Click the image to open in full size.
ABS+

Click the image to open in full size.
ABS+

Click the image to open in full size.
PETG

For comparison's sake, here's the last project in PETG and ABS+


To get my printer to semi-reliably print ABS+, I had to do the following:

Click the image to open in full size.

The enclosure for my printer is an Ikea Lack. This isn't mine, but mine is similar.

I'd stuck my printer in a corner, and only two of the four walls were enclosed. The idea was that the walls of the corner would take care of the other two walls.

To improve on that, I added half a wall to one side, and the remaining wall I added a full inch of foamular insulation. I included a HDF barrier, so that the foamular isn't exposed.

So it's basically a sandwich of HDF, then an inch of foamular, then more HDF.

The idea here, is that I don't want ANY heat radiating through the walls of the print enclosure.

So front window is glass. It *does* feel a little warm to the touch, so maybe at some point I need to get a double-pane window.

The "trick" with printing ABS and ABS+ seems to be that the ambient temperature needs to be ridiculously hot. Like an oven. The reason for this is that ABS isn't remotely as dense as PETG. Due to the low density of ABS, what happens is that it SHRINKS.

Click the image to open in full size.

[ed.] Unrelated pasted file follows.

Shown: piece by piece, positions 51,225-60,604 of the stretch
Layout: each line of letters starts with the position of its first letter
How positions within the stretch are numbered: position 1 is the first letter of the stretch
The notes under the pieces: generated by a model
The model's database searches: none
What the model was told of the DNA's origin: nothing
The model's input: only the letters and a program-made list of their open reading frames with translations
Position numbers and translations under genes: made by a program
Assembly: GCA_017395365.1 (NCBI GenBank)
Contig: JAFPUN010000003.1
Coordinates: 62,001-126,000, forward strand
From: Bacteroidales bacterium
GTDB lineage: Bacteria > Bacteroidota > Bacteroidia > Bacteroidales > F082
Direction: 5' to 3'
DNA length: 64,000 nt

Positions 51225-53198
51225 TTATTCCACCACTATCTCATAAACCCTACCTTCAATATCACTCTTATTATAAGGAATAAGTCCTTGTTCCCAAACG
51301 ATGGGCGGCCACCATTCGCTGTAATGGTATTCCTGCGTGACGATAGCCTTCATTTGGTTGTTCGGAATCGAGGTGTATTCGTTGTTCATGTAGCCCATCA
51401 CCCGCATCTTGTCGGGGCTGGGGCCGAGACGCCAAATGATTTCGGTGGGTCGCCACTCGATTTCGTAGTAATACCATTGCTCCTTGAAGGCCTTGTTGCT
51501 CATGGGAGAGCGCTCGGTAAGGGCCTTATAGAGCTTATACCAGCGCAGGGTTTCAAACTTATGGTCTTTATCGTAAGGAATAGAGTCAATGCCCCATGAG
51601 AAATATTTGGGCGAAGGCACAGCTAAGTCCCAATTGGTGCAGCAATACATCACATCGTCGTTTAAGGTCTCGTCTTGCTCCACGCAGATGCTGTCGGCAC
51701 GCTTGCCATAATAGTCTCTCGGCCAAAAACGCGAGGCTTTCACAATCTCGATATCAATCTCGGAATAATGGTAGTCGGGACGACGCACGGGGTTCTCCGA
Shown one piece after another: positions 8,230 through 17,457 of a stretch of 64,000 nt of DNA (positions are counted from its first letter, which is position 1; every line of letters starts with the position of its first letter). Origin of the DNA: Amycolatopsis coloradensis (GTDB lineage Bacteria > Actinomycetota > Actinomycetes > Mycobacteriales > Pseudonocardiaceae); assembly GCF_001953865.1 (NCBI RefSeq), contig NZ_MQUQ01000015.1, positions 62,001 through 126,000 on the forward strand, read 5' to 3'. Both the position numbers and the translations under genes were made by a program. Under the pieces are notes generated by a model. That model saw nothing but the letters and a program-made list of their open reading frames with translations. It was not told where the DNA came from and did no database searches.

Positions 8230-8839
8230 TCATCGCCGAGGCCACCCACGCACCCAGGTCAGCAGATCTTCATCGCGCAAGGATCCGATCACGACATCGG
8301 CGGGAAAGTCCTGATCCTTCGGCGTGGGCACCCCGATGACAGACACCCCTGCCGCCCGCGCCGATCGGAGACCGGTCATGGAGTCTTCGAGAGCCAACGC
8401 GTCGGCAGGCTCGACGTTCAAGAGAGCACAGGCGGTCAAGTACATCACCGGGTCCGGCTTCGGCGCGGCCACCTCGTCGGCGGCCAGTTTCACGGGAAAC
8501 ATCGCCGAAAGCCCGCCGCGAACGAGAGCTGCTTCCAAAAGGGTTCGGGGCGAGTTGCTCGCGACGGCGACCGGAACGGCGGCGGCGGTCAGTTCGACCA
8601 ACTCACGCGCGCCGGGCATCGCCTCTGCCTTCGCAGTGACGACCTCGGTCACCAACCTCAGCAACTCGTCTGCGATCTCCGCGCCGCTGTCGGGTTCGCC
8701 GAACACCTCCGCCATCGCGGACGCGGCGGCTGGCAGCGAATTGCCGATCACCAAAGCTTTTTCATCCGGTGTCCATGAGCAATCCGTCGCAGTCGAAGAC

Does anyone remember "Shrinky Dinks?" Yeah, that's what ABS does. It SHRINKS.

As it shrinks, it splits your print. That's why many of my ABS prints look like crap:

Click the image to open in full size.

(plain ol' ABS on the left.)

A lot of people online were recommending that I use a nozzle temperature of 250c, and a bed temperature of 100c to print ABS reliably.

That sounds like great advice, but then I ran into two new issues.

First off, the closer that I got to 250c, the more the print would jam. I have an all-metal print head but as I approached 250 it would just stop printing reliably. So I back that down to 245 and so far, so good. (crosses fingers.)

The next issue was the print bed. What I found was that the printer would generally crash if I went that high. I think the problem is that the power supply can't generate enough voltage to get the print bed to 100C.

The solution that I am using for this seems to be somewhat unique, I haven't seen anyone else doing this:

I made some heat lamps.